what gender would our baby be (we didn’t find out until the birth), what names I liked, and how we’d spend our days as a family. With my second, I didn’t have the brain space to accommodate all that rumination. I was too busy figuring out what to pack my toddler for lunch at daycare, when we had to schedule our flu shots, who was taking off to cover childcare over the holidays, and what baby crap did we need to pull out of storage for the new arrival.
You Expect To Be More In Control, But You’re Not
I really thought “I got this,” when I became pregnant the second time. I had been through it once, without incident, and had a healthy child as a result. But
no two pregnancies are identical, even with the same mother. It was one thing to go along with the unexpected the first time, but it was frustrating to have the same lack of control during a subsequent pregnancy. Maybe this only applies to moms like me, with Type A personalities, but I was aggravated that my second pregnancy didn’t mimic my first and I had to figure it out all over again.
You Have More Logistics To Figure Out
Who’s going to watch the toddler when you go into labor? What if it’s in the middle of the night? Should you have your mom sleep over starting at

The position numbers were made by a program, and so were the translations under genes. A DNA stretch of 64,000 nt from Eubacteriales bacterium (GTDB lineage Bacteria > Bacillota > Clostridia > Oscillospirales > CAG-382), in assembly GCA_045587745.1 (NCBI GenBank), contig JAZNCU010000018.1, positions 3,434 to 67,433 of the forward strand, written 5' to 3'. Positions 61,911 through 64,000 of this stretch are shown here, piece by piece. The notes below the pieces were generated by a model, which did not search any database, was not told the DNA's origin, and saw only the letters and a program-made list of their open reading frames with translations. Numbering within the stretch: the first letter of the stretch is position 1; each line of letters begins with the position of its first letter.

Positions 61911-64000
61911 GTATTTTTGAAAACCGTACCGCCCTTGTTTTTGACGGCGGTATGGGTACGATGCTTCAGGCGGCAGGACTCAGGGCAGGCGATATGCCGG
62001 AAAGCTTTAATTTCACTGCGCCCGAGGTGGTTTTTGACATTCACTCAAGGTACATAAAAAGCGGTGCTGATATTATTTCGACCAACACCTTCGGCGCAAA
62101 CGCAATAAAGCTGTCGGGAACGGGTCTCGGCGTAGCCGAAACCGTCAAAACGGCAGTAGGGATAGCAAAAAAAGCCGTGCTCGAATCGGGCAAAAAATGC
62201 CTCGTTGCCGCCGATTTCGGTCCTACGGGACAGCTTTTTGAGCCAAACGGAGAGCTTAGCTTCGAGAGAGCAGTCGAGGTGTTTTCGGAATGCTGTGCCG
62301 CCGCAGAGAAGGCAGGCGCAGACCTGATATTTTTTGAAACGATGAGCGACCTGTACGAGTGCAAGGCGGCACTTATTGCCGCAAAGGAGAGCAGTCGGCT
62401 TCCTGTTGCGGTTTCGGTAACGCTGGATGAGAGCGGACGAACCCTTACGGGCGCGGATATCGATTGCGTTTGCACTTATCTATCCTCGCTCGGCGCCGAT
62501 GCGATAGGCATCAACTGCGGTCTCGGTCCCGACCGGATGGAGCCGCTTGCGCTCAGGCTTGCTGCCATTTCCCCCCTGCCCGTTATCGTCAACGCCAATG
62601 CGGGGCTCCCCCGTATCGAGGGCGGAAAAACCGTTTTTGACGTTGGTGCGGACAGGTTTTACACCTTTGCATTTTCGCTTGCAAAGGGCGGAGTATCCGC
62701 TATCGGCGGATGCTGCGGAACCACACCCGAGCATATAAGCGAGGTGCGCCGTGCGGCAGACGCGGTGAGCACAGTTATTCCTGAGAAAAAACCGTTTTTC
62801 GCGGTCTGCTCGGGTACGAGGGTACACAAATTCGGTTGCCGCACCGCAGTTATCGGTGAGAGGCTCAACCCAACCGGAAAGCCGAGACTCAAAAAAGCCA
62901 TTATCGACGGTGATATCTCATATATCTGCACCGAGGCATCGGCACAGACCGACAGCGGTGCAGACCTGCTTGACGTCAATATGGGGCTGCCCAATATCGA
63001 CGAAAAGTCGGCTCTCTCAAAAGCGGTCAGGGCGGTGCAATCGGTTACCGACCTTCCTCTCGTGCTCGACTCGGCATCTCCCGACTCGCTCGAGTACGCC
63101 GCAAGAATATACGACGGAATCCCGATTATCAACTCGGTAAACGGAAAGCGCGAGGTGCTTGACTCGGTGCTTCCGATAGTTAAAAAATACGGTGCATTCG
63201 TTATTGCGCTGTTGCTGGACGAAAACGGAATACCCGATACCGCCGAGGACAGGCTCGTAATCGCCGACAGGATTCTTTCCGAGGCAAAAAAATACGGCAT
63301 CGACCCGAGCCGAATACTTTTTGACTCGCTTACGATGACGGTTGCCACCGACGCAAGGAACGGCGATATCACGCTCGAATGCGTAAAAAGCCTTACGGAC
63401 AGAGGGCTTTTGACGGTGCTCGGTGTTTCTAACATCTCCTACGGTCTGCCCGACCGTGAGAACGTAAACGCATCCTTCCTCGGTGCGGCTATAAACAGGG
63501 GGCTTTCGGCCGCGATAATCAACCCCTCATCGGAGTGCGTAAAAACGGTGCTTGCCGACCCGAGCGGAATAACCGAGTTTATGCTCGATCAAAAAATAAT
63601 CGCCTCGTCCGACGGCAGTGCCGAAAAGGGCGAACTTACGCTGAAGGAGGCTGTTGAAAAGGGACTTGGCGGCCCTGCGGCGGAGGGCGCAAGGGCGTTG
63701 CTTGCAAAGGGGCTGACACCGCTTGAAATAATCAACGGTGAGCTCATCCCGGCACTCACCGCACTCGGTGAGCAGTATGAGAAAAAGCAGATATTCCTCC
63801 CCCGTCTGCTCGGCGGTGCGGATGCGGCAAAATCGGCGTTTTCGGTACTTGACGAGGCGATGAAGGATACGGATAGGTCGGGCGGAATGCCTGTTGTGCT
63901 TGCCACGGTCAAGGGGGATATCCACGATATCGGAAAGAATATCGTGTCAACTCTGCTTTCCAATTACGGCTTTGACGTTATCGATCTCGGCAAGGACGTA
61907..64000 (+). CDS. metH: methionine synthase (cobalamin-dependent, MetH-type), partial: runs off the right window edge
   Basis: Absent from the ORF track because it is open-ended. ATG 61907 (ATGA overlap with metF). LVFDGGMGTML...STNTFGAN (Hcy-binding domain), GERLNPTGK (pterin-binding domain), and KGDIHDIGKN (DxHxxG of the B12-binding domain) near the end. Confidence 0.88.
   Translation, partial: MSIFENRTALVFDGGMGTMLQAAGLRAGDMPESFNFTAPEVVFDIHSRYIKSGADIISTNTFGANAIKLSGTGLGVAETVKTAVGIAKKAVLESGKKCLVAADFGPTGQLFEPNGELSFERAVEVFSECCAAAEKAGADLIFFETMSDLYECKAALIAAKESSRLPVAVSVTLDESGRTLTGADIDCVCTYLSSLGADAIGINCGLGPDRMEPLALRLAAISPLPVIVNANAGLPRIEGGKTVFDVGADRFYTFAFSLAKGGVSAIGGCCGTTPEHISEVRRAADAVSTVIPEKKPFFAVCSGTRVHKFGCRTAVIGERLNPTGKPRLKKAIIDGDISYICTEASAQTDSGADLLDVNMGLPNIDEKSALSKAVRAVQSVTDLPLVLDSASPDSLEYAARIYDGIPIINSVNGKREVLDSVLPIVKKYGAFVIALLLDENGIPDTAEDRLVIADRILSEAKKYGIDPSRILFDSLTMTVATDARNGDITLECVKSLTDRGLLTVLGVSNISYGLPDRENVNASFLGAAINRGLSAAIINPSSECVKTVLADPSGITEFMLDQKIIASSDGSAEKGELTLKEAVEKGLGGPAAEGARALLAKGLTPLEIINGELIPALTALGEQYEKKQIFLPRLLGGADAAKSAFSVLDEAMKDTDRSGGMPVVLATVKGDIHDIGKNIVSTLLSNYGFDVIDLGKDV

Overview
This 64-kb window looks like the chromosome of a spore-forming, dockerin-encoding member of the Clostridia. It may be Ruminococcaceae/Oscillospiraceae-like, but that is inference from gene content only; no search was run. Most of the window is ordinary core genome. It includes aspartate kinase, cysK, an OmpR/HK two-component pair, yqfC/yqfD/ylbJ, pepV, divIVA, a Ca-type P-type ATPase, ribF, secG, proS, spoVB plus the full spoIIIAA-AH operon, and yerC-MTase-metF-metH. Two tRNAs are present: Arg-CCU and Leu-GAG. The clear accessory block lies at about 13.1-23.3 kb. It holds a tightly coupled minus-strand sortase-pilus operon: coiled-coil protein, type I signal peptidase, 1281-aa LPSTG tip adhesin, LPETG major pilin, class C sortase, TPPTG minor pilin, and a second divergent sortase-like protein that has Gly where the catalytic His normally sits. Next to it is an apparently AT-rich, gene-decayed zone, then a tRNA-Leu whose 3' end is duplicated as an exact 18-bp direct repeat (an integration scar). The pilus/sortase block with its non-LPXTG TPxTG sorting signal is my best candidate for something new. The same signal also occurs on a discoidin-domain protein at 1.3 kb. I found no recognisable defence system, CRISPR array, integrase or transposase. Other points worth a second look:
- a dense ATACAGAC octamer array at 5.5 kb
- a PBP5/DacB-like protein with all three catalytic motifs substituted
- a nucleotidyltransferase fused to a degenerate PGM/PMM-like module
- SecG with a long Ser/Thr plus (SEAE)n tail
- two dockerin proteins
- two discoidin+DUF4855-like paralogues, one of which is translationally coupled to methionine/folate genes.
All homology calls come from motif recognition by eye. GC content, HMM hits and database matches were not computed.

39 weeks? Who’s going to take the toddler to daycare when your partner goes back to work, and the baby’s nap time coincides with school pick-up?
You’re More Susceptible To Self-Doubt
When I started to
feel overwhelmed, as I did once I became a mom with a full-time job, a marriage I wanted to sustain, and a mortgage we needed to keep paying, I began doubting my ability to keep up with everything. This became particularly pronounced during my second pregnancy. Not only was I trying to stay on top of everything at home — and with my kid, and at work — but I was tired and hormonal and that all took its toll on my confidence.
The one upside to this was that I became a big believer of the “good enough” standard. I was never going to excel at everything all the time. I needed to stop setting the bar that high. My sanity and my health needed to be the priorities, because if I was feeling miserable, it would affect all aspects of my life. I wanted to be a good mom to my daughter, and to my soon-to-be
new baby. So that meant I had to let some other things go. Meals just needed to be nutritious and tasty, and if that meant relying on canned soup and frozen veggies, so be it.
You Start Panicking About The Laundry
little kids’ clothes are cute, because it’s the only thing that kept me sane in dealing with double the amount of laundry once I had a second kid. The panic crept in before my second kid was born, as I started to pull his older sister’s newborn outfits out and I realized; I’m going to be changing this baby’s clothes at least three times a day, on top of keeping his sister’s clothes clean. This is why I wore the same shirt for a month after the birth of my son.
With two growing kids, the laundry is only increasing. But I see the light at the end of the tunnel; teaching them to do it themselves. I can’t wait.